Most of the whole waterway is open to you because you can row the boat, at least for a mile or two, and you can pull down the mast to get under all but the very lowest bridges.
    You might take a look at this video..

    https://www.youtube.com/watch?v=asxDgYYuK6o

    Your boat is more capable than that Escape dinghy. Get yourself some dry bags and those screw-top 5-gallon bucket lids, and go. The thing to keep in mind is that sailing from the main Bay UP into the Delta is more or less a downwind ride. It can get pretty darned windy in through Benicia, Martinez and so on. Once you get another 10 miles in, then the wind eases up. That means that coming BACK can be a challenge. Most people in bigger boats use the engine a LOT for about 20 miles, until they're past the Carquinez Bridge. With your setup I would be tempted to launch in Berkeley, but have a buddy or the Mrs. take your bike home. Then sail up to the Delta. On the way back, arrange for a pickup, maybe in Antioch or something, to avoid the worst of the "blasting to windward" uncomfortable-ness. This is assuming that you have a trailer...non-bike trailer....setup for the boat.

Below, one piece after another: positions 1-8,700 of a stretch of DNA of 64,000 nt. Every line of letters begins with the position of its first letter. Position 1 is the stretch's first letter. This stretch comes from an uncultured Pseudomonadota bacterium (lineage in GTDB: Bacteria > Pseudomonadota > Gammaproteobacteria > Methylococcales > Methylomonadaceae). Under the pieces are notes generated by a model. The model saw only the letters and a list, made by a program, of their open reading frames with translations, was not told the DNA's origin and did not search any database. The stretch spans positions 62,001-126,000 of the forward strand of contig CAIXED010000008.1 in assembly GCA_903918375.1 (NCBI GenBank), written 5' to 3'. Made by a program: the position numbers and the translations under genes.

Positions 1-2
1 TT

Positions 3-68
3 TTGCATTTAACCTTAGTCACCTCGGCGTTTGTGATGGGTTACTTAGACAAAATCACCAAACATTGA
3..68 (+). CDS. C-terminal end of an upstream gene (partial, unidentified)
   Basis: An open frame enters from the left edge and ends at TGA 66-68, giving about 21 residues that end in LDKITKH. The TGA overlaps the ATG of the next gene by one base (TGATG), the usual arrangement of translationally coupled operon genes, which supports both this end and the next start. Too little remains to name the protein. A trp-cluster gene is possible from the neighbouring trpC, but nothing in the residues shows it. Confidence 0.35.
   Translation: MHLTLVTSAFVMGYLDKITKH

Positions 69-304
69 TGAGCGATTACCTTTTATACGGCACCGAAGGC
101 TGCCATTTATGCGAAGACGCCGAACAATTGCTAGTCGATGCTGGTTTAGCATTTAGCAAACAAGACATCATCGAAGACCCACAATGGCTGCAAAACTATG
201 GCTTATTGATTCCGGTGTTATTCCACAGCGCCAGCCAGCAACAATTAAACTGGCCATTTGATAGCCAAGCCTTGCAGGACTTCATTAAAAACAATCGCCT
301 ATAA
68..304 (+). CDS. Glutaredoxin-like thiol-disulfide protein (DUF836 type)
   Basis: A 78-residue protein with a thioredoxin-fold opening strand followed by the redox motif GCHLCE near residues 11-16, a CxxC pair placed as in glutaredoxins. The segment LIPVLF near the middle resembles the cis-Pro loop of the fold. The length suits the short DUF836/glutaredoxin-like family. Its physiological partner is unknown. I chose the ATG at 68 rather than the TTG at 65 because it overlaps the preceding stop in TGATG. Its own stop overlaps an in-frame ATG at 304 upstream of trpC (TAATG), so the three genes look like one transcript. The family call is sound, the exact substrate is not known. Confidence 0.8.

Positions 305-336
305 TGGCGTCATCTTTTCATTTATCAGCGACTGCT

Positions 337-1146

Day One...Berkeley to Point San Pablo, much like in the video above.
    Day Two... Point San Pablo to Benicia
    Day Three .... Benicia to either Big Break, or if you wanted to stay in the main river...Owl Harbor.

    If you went to Big Break you might be aiming for the South Delta. If you went to Owl Harbor you might be thinking North Delta. There's a public park just north of the Tower Park Marina, under the bridge that has a dozen small public docks, or you can anchor out in the Tules.

    TONS of p aces to go.....but I've never actually been to any of them by boat!

    Id say

    Big Break is a good place to visit. I've been in the Big Break Marina and it's funky but I like it. Owl Harbor, which is right on the San Joaquin River is a nice Marina. I'd be tempted to head up the Mokolumne River. I hear dicey things about Tower Park Marina management... Herman and Helens Marina is closed.